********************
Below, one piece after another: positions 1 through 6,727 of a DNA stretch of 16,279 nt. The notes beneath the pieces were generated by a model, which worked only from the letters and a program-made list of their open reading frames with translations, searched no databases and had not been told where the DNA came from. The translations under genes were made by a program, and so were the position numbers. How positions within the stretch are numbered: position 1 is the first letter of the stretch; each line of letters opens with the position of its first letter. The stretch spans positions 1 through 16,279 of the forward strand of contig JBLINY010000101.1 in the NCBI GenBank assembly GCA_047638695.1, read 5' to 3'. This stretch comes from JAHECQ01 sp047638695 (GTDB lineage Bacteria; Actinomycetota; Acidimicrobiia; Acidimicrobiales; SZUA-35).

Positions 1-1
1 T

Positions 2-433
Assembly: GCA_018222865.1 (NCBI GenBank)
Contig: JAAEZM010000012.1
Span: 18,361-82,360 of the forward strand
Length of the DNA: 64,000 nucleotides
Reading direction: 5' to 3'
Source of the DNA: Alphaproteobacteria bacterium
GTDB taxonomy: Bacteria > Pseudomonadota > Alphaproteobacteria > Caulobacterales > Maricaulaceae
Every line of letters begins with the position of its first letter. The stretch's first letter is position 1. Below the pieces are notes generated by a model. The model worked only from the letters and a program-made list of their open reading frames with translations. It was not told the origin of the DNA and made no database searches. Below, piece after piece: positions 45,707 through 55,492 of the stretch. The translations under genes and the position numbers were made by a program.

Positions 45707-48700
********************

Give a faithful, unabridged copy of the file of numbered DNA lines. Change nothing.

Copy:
Below, one piece after another: positions 1 through 6,727 of a DNA stretch of 16,279 nt. The notes beneath the pieces were generated by a model, which worked only from the letters and a program-made list of their open reading frames with translations, searched no databases and had not been told where the DNA came from. The translations under genes were made by a program, and so were the position numbers. How positions within the stretch are numbered: position 1 is the first letter of the stretch; each line of letters opens with the position of its first letter. The stretch spans positions 1 through 16,279 of the forward strand of contig JBLINY010000101.1 in the NCBI GenBank assembly GCA_047638695.1, read 5' to 3'. This stretch comes from JAHECQ01 sp047638695 (GTDB lineage Bacteria; Actinomycetota; Acidimicrobiia; Acidimicrobiales; SZUA-35).

Positions 1-1
1 T

Positions 2-433
Assembly: GCA_018222865.1 (NCBI GenBank)
Contig: JAAEZM010000012.1
Span: 18,361-82,360 of the forward strand
Length of the DNA: 64,000 nucleotides
Reading direction: 5' to 3'
Source of the DNA: Alphaproteobacteria bacterium
GTDB taxonomy: Bacteria > Pseudomonadota > Alphaproteobacteria > Caulobacterales > Maricaulaceae
Every line of letters begins with the position of its first letter. The stretch's first letter is position 1. Below the pieces are notes generated by a model. The model worked only from the letters and a program-made list of their open reading frames with translations. It was not told the origin of the DNA and made no database searches. Below, piece after piece: positions 45,707 through 55,492 of the stretch. The translations under genes and the position numbers were made by a program.

Positions 45707-48700